Virtual Seminar On Digital Transformation

Technological solutions could help solve the world’s challenges and address social issues 

The Education and Digital Transformation Working Group organized a Virtual Seminar on Digital Transformation on March 11, 2023. Over 28 attendees representing eight countries, including India, attended the event. Dr. Joost Mönks, EDT International Coordinator and Executive Director of Humanitarian Quality Assurance Initiative moderated the panel discussion.  

The panellists were AHM Bazlur Rahman, CEO of Bangladesh NGO Network for Radio & Communication (BNNRC), Bangladesh, Shevierra Danmadiyah, Researcher, Indonesian Institute for Independent Judiciary (LeIP), Indonesia, Deepti Sawhney, CEO and Founder, Mahattattva Education Foundation, and Ashish Chandra Sen, Founder and President, World Association of Community Radio Broadcasters (AMARC) from India. The panellists shared their perspectives and recommendation in the context of digital transformation and its potential to bring it to the attention of the G20 forum. 

Dr. Mönks emphasised that inclusive human-centered digital design and a value-principal-action design approach may be adopted to promote inclusion. The second point raised was the need to view technology as a human construct to promote digital public goods, human compassion, ethical regulation, and governance to attain the United Nation’s Sustainable Development Goals. Given this background, he welcomed the panellist to share their insights based on their expertise and experience in digital transformation.

AHM Bazlur Rahman, on an optimistic note, said he believed that the events organised by the EDT Working Group could help CSOs and experts connect and amplify a unified voice to create a positive global impact. According to him, employing innovative social models can improve the lives of disadvantaged rural populations. He stressed leveraging digital technology to support human rights, social justice, and sustainable development. In addition, he said that to achieve this goal, a long-term framework must be set in place, highlighting the need for accountability and inclusive internet and digital governance.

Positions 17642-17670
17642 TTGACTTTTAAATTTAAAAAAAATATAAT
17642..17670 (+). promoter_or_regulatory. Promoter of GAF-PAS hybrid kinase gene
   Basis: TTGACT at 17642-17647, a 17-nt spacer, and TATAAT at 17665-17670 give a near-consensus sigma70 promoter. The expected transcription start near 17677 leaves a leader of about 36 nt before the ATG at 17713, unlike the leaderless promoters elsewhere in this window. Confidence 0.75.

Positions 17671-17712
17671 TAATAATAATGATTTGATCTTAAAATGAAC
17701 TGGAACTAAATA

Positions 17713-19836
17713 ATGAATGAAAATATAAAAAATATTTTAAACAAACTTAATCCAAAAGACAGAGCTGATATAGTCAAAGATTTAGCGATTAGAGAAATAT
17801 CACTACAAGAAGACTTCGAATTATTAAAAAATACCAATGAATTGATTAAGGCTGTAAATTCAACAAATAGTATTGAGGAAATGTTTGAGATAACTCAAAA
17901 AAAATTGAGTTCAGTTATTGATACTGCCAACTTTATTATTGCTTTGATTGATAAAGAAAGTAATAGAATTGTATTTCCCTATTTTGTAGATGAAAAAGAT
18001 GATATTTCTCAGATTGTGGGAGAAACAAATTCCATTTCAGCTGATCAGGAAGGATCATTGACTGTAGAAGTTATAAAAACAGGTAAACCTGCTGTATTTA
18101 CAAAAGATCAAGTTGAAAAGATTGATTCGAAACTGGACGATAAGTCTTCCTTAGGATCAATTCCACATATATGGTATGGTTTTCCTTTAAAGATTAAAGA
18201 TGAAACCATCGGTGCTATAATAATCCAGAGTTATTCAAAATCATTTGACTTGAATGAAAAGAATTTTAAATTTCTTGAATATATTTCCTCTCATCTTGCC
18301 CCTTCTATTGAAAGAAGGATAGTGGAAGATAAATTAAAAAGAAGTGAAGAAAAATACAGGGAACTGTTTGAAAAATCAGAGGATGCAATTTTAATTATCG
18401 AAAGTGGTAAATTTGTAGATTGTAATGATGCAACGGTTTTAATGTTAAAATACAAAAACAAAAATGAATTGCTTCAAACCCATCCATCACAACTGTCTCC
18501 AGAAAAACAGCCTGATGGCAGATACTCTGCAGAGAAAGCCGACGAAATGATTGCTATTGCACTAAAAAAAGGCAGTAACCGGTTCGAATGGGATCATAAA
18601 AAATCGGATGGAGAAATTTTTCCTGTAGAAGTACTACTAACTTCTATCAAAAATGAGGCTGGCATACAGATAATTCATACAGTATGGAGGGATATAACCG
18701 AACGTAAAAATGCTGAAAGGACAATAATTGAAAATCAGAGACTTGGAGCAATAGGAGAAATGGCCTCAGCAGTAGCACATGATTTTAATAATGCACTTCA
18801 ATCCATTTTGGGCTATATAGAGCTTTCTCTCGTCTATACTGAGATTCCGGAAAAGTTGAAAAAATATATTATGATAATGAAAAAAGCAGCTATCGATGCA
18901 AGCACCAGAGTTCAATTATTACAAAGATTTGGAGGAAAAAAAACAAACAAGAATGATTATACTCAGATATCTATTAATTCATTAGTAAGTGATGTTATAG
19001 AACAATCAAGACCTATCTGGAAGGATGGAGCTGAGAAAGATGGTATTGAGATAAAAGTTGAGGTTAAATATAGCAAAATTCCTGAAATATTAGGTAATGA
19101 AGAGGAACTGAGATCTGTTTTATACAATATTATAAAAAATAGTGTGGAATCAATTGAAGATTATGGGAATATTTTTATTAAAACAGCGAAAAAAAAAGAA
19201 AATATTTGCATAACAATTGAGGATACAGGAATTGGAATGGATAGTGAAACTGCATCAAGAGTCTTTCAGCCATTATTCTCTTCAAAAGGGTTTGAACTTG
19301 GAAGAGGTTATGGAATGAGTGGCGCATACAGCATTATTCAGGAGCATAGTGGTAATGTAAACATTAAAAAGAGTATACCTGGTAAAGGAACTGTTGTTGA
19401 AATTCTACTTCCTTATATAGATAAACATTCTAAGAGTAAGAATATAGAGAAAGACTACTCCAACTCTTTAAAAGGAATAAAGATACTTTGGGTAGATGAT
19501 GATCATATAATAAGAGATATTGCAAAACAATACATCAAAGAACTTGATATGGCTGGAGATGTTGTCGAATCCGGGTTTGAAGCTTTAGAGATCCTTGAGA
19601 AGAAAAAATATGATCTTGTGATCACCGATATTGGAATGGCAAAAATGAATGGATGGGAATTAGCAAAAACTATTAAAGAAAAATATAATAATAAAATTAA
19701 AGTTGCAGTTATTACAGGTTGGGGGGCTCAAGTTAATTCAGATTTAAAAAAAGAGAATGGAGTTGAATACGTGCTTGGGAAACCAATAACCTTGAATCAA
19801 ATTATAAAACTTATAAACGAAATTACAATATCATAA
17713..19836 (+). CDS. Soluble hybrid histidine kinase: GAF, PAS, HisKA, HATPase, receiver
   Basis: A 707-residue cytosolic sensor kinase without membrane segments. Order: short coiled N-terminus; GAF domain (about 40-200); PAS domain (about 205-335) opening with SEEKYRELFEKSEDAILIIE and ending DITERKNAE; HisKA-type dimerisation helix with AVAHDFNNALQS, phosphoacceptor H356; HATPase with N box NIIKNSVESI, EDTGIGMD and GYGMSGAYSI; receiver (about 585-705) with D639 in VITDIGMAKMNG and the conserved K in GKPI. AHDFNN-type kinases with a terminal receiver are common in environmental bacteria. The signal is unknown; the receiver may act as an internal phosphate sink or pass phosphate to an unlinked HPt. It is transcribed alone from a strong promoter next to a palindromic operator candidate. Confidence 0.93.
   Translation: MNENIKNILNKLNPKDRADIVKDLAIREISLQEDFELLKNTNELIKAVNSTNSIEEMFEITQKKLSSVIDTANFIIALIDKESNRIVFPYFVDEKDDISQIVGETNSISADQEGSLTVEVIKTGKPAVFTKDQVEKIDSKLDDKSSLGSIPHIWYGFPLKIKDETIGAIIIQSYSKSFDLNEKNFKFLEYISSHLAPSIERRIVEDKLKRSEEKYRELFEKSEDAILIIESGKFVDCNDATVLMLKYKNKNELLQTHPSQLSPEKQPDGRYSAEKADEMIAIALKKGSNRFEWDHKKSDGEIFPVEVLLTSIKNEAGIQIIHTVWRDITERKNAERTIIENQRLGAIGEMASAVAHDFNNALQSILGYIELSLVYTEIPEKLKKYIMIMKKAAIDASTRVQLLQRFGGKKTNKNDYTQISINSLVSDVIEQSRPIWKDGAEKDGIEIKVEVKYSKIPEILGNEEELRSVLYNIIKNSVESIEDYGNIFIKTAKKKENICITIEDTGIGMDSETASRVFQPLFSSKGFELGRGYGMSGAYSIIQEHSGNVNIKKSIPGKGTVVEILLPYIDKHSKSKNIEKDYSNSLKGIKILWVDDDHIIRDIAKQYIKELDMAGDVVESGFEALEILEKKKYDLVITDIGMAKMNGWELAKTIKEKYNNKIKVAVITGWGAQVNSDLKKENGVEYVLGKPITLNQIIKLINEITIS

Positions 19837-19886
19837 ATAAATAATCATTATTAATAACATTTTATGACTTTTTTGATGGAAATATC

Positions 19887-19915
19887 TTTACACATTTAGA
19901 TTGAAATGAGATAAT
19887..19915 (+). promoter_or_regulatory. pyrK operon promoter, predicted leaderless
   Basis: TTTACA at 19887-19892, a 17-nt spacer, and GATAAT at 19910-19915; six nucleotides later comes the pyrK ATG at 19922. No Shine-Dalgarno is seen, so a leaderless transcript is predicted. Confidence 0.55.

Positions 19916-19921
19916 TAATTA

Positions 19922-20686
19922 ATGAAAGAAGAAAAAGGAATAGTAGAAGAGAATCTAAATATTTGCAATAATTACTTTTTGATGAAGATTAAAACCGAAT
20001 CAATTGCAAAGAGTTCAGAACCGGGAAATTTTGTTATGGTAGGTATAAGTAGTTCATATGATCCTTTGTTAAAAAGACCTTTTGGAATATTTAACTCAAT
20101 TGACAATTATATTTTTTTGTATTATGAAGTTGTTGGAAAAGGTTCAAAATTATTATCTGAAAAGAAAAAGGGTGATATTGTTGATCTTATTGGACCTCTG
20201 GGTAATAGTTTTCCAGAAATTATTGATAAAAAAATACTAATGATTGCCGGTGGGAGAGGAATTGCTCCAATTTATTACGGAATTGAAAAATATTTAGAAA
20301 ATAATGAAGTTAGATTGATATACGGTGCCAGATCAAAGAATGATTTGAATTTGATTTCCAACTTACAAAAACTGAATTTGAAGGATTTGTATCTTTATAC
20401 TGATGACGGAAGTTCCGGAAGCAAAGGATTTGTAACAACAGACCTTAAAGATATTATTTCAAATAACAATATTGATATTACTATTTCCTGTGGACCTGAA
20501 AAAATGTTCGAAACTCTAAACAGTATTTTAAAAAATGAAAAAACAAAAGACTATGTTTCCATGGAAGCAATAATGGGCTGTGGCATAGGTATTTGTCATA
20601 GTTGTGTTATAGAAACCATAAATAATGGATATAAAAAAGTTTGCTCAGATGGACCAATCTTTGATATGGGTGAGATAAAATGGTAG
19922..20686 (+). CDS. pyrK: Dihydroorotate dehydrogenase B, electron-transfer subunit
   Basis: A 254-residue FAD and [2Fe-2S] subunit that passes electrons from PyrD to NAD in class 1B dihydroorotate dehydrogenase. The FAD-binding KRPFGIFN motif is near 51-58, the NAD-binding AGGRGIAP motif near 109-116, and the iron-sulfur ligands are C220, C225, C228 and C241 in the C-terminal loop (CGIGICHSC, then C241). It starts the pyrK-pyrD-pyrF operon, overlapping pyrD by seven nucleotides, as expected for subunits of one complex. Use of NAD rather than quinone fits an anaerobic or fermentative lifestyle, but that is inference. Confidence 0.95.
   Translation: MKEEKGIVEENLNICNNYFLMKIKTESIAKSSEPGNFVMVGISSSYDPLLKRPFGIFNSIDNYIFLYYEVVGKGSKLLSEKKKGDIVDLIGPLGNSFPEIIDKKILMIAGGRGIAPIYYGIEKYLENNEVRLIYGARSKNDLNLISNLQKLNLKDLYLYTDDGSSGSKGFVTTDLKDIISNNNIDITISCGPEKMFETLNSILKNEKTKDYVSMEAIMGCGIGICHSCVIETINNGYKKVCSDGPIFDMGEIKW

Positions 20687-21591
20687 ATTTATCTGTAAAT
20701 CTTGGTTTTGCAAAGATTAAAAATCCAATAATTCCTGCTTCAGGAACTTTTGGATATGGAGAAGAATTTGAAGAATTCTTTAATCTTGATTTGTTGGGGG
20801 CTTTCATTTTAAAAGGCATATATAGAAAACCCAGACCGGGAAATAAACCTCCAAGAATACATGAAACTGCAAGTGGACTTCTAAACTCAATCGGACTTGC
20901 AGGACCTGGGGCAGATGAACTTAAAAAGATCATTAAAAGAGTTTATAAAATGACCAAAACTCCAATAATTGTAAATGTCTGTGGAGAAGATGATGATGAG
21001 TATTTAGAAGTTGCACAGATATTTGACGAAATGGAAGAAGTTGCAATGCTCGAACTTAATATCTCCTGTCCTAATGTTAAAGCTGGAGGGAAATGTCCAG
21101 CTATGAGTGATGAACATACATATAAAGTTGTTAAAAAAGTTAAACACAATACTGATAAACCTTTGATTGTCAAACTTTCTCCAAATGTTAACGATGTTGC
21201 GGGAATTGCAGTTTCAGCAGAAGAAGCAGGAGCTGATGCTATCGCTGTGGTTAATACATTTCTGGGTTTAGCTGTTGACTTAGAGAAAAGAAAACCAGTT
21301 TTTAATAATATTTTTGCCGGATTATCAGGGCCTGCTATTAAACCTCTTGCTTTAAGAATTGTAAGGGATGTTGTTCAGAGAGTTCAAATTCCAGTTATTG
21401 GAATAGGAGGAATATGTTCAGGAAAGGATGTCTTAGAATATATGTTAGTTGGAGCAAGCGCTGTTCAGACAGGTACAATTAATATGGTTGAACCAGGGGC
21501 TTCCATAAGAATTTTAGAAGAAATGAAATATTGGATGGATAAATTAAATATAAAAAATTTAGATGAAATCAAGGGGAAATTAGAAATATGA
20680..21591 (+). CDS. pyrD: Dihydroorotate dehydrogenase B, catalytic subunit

He highlighted the seven areas for digital transformation that can contribute to the digital economy and a more equitable and just society. The focus areas include: connecting all people to the internet, avoiding internet fragmentation, protecting data, applying human rights principles online, accountability for discrimination and misleading content, accessibility to and using technology-enhanced security, and improving transparency for advancing societal well-being.  

Shevierra Danmadiyah shared her experience as a member of the C20 Working Group on Digitalisation in Indonesia in 2022. She outlined two priority areas. The first is to create an inclusive digital id, a health data system and a personal data protection regulation policy. The second was employing a human rights-based approach to a cross-border data flow. She adds that “data is not just the thing we can capitalise” but people’s rights must be protected. Ethical contracts must be set in place to safeguard data from being misused.

Sawhney thinks digital transformation in a technological era must support real-time learning, develop higher-order thinking skills (HOTS), and present opportunities for children to facilitate self-directed learning. It helps to ensure scalability, accessibility, speed, and affordability for diverse learners. She said while digital transformation focuses on developing software, creating infrastructure, and imparting teacher training on technology integration along with systems and process support, it must consider the needs of children in underserved communities, like rural areas.

Ashish Chandra Sen said it is essential to first address the barrier of accessibility. He asked, “Who’s access, and what access?” adding that it is crucial to address the issues of diversity, inclusivity, and affordability. He added that socio-economic disparities and the cultural, linguistic, and geographical disparities concerning access must be addressed in the digitalisation of education while factoring in cost, which is most important for digital initiatives. Community radio stations collaborated with schools and educational centers during the pandemic, and this exercise paid high dividends.  

While access to the internet continues to remain problematic even today, he suggested that the use of a blended multimodal approach of distance learning along with community-based media and engagement can support the inclusive education ecosystem. In addition, he said, appropriate capacity building and community exposure to the relevant technology, along with actively seeking collaborations with the government, corporates, academic institutions, and civil society organisations, could lead to creating an enduring and resilient model that supports marginalised, and underprivileged communities while building a digital economy.

Dr. Mönks summarised the recommendations shared by the panellists. He stated that technological solutions could help solve the world’s challenges, including appropriately addressing social issues to ensure inclusivity, equitable justice, accessibility, and affordability. Human-driven technology architecture can aid in creating a space for responsible digitalisation along a blended dimension approach platform with automation that supports digital transformation. Taking the example of India’s Diksha platform, he said that the future of digitalisation could include a multimodal model where radio and television, in collaboration with distance learning, can address the challenge of accessibility in education to a certain extent.

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